There are many ways you can request your repeat prescription, including:
Prescriptions will be ready two working days after ordering. Please note that prescriptions cannot be ordered over the telephone.
The Electronic Prescription Service (EPS) is in operation which allows prescriptions to be sent electronically to a chemist that you nominate. Ask at reception for further details, including if you would like to change your nominated pharmacy. You can also change your nominated chemist via the NHS App.
If ordering by post or placing in the box in the main entrance, you can enclose a stamp-addressed envelope and we will be happy to post it out to you.
Please note that you may have been issued ‘acute’ medication by a doctor, which is medication that has been issued as a one-off item. You won’t be able to re-order acute medication in the same way your repeat medication is ordered. The doctor may wish to see you again before issuing more medication so please contact the Practice if you feel you need more acute medication.
Your local pharmacist should be able to assist you with any questions you have about your prescribed or over-the-counter medication. You can always call the Practice on 0151 645 2306 and we will guide you towards the most appropriate medical professional.
You can click here to use the NHS find a pharmacy service to search for what is available in your area.
As of February 2024, patients can now get treatment for seven common conditions directly from their local pharmacy, without the need for a GP appointment or prescription. Please click here for more information about Pharmacy First.
Patients on repeat medication will have their medication reviewed at least once a year. A notification should appear on your repeat prescription slip when this is due. Certain medications will require blood tests to monitor your condition.
Please ensure that you attend your medication review when it is due to avoid unnecessary delays to further prescriptions.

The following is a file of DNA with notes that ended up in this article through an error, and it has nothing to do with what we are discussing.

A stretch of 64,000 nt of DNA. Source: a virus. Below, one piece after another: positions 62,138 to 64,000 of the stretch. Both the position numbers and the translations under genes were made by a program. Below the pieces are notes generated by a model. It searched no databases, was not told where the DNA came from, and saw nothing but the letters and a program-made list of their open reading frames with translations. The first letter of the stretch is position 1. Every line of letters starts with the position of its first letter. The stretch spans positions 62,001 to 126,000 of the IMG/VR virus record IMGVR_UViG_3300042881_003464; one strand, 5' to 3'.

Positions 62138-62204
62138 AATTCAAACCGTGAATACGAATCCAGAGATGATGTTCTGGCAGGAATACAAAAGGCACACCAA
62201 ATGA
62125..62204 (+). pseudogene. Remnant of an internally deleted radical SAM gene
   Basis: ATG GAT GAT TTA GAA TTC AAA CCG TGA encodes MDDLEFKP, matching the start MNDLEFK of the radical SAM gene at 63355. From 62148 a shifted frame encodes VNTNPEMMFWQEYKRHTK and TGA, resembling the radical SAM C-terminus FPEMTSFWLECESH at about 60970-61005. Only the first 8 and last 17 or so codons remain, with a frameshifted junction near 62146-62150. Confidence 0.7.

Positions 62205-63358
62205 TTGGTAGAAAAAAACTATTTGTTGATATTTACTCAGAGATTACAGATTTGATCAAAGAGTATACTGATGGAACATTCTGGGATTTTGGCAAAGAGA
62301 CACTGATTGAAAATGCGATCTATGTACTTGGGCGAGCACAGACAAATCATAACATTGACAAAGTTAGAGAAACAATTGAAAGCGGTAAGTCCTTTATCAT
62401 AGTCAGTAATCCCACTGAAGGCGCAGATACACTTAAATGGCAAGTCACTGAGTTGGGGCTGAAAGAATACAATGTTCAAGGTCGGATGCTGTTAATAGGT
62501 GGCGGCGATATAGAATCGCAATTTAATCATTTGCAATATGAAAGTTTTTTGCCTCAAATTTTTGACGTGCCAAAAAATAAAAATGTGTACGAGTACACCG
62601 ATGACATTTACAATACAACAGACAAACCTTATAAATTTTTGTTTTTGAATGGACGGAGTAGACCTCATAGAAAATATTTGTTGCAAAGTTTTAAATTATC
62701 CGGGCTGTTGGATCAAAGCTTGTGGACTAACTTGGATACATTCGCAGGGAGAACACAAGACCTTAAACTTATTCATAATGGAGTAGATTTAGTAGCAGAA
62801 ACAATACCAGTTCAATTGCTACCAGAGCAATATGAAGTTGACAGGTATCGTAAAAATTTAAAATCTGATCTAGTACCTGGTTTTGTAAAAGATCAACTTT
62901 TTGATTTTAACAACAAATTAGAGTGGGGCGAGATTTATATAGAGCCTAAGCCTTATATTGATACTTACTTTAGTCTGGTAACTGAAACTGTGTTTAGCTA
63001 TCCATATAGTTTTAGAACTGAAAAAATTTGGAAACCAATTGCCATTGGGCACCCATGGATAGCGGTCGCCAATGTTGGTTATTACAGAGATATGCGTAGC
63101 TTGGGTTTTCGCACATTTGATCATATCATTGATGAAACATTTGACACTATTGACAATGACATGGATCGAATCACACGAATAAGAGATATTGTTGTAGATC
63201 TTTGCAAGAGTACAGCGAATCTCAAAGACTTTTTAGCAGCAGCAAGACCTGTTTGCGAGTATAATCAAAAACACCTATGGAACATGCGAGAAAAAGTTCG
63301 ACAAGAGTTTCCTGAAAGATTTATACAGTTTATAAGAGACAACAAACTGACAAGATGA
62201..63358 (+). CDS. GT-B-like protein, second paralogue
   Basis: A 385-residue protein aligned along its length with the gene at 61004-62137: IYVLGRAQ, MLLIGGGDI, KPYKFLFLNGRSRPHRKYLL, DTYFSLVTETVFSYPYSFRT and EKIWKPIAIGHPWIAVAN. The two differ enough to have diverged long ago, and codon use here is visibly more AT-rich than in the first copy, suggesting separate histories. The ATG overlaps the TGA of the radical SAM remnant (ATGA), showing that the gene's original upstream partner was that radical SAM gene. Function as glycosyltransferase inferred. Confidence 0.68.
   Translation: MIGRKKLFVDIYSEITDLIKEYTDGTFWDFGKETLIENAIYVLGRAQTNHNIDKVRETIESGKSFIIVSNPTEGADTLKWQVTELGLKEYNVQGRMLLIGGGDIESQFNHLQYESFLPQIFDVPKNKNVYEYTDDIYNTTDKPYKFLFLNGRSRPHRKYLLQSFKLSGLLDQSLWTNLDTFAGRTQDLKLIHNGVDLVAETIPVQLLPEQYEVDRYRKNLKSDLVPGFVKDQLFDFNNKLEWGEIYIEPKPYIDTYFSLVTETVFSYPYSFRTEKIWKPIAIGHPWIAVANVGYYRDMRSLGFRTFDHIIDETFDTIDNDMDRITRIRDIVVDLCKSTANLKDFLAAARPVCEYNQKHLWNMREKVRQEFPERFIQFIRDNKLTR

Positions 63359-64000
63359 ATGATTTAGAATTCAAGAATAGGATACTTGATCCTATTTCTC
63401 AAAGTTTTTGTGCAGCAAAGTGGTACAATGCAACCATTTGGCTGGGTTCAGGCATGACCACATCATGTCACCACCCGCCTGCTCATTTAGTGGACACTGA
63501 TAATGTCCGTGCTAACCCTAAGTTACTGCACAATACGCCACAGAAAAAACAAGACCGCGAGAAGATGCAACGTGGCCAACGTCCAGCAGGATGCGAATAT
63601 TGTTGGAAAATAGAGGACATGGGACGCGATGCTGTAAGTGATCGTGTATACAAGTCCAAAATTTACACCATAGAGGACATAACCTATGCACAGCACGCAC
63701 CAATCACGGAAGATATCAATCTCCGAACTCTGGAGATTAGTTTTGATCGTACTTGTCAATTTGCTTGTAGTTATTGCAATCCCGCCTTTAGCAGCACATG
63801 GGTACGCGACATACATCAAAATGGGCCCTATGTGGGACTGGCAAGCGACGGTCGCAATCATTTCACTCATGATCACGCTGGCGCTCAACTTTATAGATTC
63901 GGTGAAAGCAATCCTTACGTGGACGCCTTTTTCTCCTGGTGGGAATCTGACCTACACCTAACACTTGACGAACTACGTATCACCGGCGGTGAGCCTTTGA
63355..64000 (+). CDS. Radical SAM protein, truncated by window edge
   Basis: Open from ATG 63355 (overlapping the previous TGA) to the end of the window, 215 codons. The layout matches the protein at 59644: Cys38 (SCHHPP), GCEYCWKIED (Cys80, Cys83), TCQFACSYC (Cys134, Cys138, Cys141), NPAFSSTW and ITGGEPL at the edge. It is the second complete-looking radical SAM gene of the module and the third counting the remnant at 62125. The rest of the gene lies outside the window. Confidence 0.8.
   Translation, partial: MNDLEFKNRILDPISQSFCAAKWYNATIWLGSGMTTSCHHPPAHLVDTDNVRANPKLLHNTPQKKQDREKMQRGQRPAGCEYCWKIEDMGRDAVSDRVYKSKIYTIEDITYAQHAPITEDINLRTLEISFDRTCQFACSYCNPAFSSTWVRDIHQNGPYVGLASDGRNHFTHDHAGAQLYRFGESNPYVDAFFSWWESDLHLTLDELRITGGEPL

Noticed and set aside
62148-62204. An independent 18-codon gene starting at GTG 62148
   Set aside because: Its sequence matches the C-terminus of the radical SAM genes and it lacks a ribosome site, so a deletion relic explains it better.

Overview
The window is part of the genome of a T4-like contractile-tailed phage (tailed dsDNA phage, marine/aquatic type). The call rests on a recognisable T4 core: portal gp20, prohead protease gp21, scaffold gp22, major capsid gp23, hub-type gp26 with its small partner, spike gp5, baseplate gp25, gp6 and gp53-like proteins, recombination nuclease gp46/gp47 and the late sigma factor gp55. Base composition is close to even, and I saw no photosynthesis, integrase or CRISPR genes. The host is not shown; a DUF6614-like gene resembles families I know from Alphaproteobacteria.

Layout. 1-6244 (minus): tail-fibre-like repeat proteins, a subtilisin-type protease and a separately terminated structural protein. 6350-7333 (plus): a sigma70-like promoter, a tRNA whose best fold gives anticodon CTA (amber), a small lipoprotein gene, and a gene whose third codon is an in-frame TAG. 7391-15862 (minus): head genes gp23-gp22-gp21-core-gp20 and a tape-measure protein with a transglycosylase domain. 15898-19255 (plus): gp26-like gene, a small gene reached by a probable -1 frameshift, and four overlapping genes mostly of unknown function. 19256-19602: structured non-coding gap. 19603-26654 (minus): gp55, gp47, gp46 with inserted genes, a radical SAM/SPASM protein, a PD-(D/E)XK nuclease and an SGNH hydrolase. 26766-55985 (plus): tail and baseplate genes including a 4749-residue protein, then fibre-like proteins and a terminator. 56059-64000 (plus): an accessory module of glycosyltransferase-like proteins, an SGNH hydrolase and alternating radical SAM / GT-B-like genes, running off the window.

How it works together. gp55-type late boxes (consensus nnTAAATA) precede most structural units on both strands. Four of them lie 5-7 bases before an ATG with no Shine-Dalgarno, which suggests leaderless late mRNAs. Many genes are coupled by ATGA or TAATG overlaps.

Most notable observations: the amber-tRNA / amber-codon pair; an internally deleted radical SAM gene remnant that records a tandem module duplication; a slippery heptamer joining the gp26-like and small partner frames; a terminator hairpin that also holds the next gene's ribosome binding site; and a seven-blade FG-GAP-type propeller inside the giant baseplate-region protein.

Our doctors will usually be unable to prescribe over-the-counter medications. This is because of government policy to reduce the amount of money the NHS spends on prescriptions for treating minor conditions that usually get better on their own.
You can purchase over-the-counter medications from your pharmacist for any of the following conditions:
|• Acute sore throat
• Coughs, colds, and nasal congestion
|• Minor burns and scalds
• Mild dry skin
• Cradle cap
• Mild irritant dermatitis
• Mild acne
• Warts and verrucas
• Ringworm or athlete’s foot
|Eye and ear conditions
|• Conjunctivitis (aged 2 and over)
• Dry eyes and sore tired eyes
|Urinary and digestive conditions
|• Mild cystitis
• Diarrhoea (adults)
• Nappy rash
• Infrequent constipation
• Indigestion and heartburn
• Haemorrhoids (piles)
|Oral health conditions
|• Prevention of tooth decay
• Teething or mild toothache
• Mouth ulcers
• Oral thrush
|Pain and discomfort
|• Minor pain, discomfort, and fever (such as aches and sprains, headache, period pain, and back pain)
• Infrequent migraine
|• Mild to moderate hay fever
• Excessive sweating
• Infant colic
• Sun protection
• Infrequent cold sores of the lip
• Threadworms (aged 1 and over)
• Insect bites and stings
• Travel sickness
• Head lice